Oren Farhi

Written by Oren Farhi, Senior Front End Engineer & Javascript Consultant, follow me on

Angular (2+) NgZone Intro - The new "scope.apply"

June 02, 2016

Adding youtube player and google sign-in features to the echoes player version that I started developed with Angular (+2) was almost a no brainer. Since I took few steps ahead in preparing the AngularJS version code to Angular (+2), all left to do is copy and paste. However, issues started to rise once I started to check its functionality. Then I discovered NgZone.

Limitations Outside Angular (+2) World

In Angular (+2), the change detection mechanism has been redesigned well enough to boost optimization and performance for several cases. This is all true when the app is running inside Angular (+2) world.

In Echoes Player, I had to use 2 features that required interacting with external services. By external I mean that, the interactions goes outside of the Angular (+2) scope:

  1. Youtube Player sends events from youtube domain to echoes player domain.
  2. Google Sign-in sends events from google auth domain to echoes player domain.

Upon each event that is received asynchronously, in Echoes player scope, a chain of reactions happen and updates internal state which is managed currently with ngrx/store.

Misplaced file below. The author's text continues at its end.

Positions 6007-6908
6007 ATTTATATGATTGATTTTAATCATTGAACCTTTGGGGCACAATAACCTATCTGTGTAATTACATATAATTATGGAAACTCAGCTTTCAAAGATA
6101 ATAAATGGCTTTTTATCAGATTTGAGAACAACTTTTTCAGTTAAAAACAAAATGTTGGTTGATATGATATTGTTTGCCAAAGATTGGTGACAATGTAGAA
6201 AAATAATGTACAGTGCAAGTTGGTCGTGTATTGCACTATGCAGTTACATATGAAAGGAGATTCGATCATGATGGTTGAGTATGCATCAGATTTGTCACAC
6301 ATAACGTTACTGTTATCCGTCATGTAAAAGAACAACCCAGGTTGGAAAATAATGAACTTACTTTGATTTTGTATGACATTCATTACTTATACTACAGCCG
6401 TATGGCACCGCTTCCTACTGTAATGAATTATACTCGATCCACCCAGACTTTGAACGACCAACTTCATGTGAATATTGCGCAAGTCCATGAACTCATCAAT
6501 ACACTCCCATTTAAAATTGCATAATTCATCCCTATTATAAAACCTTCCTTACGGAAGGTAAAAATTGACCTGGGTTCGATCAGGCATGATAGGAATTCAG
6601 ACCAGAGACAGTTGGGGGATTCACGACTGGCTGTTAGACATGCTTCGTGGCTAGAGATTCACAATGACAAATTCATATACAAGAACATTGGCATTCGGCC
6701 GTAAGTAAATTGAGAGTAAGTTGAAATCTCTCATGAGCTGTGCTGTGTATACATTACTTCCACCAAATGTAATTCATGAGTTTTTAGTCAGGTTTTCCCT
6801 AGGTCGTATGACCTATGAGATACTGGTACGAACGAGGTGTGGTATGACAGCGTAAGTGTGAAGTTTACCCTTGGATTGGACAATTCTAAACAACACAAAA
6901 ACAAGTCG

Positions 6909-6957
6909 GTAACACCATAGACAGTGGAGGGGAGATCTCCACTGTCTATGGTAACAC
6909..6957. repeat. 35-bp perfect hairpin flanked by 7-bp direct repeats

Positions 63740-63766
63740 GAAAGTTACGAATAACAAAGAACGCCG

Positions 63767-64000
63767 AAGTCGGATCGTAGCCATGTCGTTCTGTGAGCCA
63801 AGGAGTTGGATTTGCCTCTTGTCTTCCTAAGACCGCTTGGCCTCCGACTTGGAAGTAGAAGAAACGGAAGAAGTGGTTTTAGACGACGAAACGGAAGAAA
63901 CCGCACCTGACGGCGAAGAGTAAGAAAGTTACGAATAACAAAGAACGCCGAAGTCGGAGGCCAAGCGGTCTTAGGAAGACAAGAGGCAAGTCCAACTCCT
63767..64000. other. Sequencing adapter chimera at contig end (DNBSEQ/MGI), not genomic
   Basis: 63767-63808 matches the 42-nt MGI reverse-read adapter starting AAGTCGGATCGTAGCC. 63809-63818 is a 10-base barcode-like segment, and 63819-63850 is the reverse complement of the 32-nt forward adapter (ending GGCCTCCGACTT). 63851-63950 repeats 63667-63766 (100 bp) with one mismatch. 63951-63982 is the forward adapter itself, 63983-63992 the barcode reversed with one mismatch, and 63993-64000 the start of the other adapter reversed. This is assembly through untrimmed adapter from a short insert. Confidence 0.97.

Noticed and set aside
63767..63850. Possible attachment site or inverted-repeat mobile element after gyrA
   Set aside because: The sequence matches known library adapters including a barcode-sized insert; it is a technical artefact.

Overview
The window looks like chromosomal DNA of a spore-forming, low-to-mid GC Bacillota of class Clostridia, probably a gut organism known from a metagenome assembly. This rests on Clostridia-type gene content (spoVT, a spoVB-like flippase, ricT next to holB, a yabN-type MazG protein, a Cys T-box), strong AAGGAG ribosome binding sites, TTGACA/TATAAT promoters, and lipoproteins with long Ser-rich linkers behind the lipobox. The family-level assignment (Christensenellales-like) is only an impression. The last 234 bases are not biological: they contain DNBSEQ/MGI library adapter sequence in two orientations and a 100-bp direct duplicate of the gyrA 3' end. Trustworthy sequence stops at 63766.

However, since these events originates in an external source - another domain - Angular (+2) change detection doesn’t recognize that the data has changed. So, with Angular (+2), we’re still left with connecting these to angular’s change detection.

The Problems That Have Been Resolved By NgZone

I quickly noticed the problems with integrating the above external services to Echoes.

Whenever a change has been made following an external event, it wasn’t rendered unless I did a simple behavior (click) which invoked the change detection mechanism. Lets go through each problem and its solution.

The Youtube Player Problem: No UI Update

Echoes is integrated with youtube player iframe api. In order to use it, a player has to be created with the api:

// youtube-player.service.ts
createPlayer (callback) {
    const store = this.store;
    const service = this;
    const defaultSizes = this.defaultSizes;
    return new window.YT.Player('player', {
        height: defaultSizes.height,
        width: defaultSizes.width,
        videoId: '',
        events: {
            onReady: () => {},
            onStateChange: onPlayerStateChange
        }
    });
}